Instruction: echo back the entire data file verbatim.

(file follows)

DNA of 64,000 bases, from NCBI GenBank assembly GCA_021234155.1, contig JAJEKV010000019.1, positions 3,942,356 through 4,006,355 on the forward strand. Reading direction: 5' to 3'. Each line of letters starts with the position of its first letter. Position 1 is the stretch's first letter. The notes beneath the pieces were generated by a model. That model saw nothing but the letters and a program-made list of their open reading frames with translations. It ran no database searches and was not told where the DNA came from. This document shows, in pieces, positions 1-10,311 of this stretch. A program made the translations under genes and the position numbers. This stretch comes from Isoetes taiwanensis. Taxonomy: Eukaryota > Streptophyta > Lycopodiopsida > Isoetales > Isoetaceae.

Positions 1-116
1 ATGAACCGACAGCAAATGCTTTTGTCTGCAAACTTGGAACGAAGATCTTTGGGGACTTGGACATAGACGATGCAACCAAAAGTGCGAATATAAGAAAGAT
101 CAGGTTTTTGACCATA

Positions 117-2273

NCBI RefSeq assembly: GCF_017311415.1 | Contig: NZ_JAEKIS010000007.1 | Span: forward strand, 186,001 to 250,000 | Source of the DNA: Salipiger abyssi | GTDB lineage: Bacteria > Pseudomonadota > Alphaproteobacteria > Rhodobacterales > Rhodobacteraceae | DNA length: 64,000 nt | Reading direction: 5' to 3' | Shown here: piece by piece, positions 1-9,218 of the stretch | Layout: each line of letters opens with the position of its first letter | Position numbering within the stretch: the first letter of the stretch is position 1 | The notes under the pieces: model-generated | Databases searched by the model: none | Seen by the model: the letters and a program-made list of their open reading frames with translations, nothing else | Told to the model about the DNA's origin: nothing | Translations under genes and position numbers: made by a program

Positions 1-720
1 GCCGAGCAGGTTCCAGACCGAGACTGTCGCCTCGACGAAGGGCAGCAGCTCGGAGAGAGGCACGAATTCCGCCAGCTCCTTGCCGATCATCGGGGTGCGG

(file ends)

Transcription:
DNA of 64,000 bases, from NCBI GenBank assembly GCA_021234155.1, contig JAJEKV010000019.1, positions 3,942,356 through 4,006,355 on the forward strand. Reading direction: 5' to 3'. Each line of letters starts with the position of its first letter. Position 1 is the stretch's first letter. The notes beneath the pieces were generated by a model. That model saw nothing but the letters and a program-made list of their open reading frames with translations. It ran no database searches and was not told where the DNA came from. This document shows, in pieces, positions 1-10,311 of this stretch. A program made the translations under genes and the position numbers. This stretch comes from Isoetes taiwanensis. Taxonomy: Eukaryota > Streptophyta > Lycopodiopsida > Isoetales > Isoetaceae.

Positions 1-116
1 ATGAACCGACAGCAAATGCTTTTGTCTGCAAACTTGGAACGAAGATCTTTGGGGACTTGGACATAGACGATGCAACCAAAAGTGCGAATATAAGAAAGAT
101 CAGGTTTTTGACCATA

Positions 117-2273

NCBI RefSeq assembly: GCF_017311415.1 | Contig: NZ_JAEKIS010000007.1 | Span: forward strand, 186,001 to 250,000 | Source of the DNA: Salipiger abyssi | GTDB lineage: Bacteria > Pseudomonadota > Alphaproteobacteria > Rhodobacterales > Rhodobacteraceae | DNA length: 64,000 nt | Reading direction: 5' to 3' | Shown here: piece by piece, positions 1-9,218 of the stretch | Layout: each line of letters opens with the position of its first letter | Position numbering within the stretch: the first letter of the stretch is position 1 | The notes under the pieces: model-generated | Databases searched by the model: none | Seen by the model: the letters and a program-made list of their open reading frames with translations, nothing else | Told to the model about the DNA's origin: nothing | Translations under genes and position numbers: made by a program

Positions 1-720
1 GCCGAGCAGGTTCCAGACCGAGACTGTCGCCTCGACGAAGGGCAGCAGCTCGGAGAGAGGCACGAATTCCGCCAGCTCCTTGCCGATCATCGGGGTGCGG